Chris Kreider emerging as Rangers’ true captain in tough season

Chris Kreider emerging as Rangers’ true captain in tough season

February 10, 2021

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Chris Kreider may share the alternate captain title with three of his Rangers teammates, but as the team’s longest tenured player, the 29-year-old has acted more like a true captain this season than the rest.

Through the first 11 games of the season, he has become the go-to player to speak on behalf of the team following losses. He’s the guy who gives fist bumps and words of encouragement on the way to the locker room between periods. And he has been a lighthearted presence in the locker room with his playful personality.  

Maybe it’s because he recognizes he’s the fourth-oldest player on the team, or because he’s in his 10th season with the organization, but Kreider has assumed the responsibilities of captain on this young Rangers club – and he’s done so with his own unique approach and flare.  

“Chris has always been a leader in a lot of ways,” head coach David Quinn said Wednesday ahead of the Rangers’ first game against the Bruins. “I just think that this year in particular because of the roster makeup and the opportunity for guys to step up to a different level in the leadership category, I think he’s done it and I think he’s embraced it.

“He’s been around here a long time and obviously he’s a part of our future. I think he realizes the impact you can make, not only on the ice but off the ice, and he certainly has embraced it.”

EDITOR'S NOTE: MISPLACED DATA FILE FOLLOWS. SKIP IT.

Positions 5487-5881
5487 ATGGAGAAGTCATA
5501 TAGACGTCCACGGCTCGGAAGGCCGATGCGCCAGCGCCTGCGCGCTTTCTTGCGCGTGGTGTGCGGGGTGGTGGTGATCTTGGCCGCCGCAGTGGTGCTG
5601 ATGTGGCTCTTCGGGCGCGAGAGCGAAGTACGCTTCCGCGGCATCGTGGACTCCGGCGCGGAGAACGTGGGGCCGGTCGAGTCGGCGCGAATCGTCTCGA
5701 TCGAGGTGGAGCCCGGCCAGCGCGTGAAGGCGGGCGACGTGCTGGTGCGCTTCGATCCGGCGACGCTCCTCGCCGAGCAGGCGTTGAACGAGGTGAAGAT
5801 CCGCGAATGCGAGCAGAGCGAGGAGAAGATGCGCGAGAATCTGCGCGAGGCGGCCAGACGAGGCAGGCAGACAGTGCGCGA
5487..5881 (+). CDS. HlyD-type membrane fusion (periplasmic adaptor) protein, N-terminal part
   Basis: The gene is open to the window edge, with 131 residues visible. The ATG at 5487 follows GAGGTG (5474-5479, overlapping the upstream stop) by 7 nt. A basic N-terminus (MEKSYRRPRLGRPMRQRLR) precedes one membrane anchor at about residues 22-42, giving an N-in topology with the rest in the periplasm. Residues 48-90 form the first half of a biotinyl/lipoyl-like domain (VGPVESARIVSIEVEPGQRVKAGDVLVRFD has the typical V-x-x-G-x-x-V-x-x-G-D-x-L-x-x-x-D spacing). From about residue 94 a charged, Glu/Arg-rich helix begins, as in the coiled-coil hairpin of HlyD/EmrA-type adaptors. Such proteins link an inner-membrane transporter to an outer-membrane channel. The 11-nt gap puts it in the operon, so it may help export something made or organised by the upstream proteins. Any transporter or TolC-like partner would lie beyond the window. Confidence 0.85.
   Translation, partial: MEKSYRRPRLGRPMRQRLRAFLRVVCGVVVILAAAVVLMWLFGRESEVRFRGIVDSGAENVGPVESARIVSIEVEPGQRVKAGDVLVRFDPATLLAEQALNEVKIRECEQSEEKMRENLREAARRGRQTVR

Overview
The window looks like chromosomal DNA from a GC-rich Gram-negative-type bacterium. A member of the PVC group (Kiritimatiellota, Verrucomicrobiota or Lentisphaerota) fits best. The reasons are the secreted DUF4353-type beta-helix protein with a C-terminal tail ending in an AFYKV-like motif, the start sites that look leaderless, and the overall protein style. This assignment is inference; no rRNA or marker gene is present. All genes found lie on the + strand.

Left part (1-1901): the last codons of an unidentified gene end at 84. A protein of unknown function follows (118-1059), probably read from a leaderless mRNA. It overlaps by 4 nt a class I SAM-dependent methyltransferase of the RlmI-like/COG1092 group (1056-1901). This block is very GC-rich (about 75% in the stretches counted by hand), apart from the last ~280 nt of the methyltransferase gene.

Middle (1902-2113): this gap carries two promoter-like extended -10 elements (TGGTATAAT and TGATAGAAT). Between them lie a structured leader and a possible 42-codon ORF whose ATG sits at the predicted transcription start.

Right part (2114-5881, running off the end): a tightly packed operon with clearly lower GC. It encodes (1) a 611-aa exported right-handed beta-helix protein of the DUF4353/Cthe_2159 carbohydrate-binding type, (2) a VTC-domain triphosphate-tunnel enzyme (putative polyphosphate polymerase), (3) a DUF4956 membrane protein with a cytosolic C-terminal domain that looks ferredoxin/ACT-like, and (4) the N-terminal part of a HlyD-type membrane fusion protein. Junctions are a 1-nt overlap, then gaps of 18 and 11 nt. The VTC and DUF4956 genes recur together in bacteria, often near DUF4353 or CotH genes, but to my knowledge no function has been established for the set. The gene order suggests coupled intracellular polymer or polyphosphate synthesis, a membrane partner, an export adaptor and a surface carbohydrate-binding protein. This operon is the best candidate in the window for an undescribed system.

Last year, with his contract set to expire at the end of the 2019-20 season, the Rangers realized the leadership qualities they would be letting go if they didn’t extend Kreider. And so the organization locked him up to a seven-year, $45.5 million deal that will keep him on the team through the 2026-27 season when he is 36 years old.

With one of the youngest teams in the league – they have an average age of 25 – the Rangers likely knew it would be imperative to retain as much experience as possible. Kreider, the Blueshirts’ 19th-overall selection in 2009 out of Boston College, has the third-highest NHL experience on the team, behind only Mika Zibanejad and Jack Johnson.

Kreider, who has four goals so far this season, knows when it’s time to be serious and when it’s time to have fun. Following the Rangers’ 4-2 win against the Capitals last week, Kreider was seen rattling the table up and down during Ryan Strome’s media availability, making him laugh and further enjoy the victory.

But after Monday’s 2-0 loss to the Islanders, the Rangers’ second shutout defeat against their New York rivals, Kreider was stoic and level-headed. When he was asked if he believed Zibanejad, who is currently in a notable slump, was playing at 100 percent, Kreider came to his teammate’s defense while also offering a sensible big-picture answer.

“Regardless if a guy is playing it 100 percent or not, we’re NHL players, we’re professionals, most guys are dealing with bumps and bruises, some guys are playing through worse injuries or sicknesses,” he said. “But I’m not going to speak to that, that’s something that stays in the room obviously. But he’s played 100 percent, he’s doing an unbelievable job defensively. He’s got the tough matchup every single night, he’s getting defensive zone draws and in my mind, he’s eating up the top players in the league.

“He’s not exactly getting, you know the O-zone starts that he would necessarily get because he’s drawing those hard matchups. So I think he’s been doing a bang up job. And he’s doing everything he can to help our team win.”

Kreider has proven that he doesn’t need to don a “C” on his sweater to be a captain. He has been just that and more without it.

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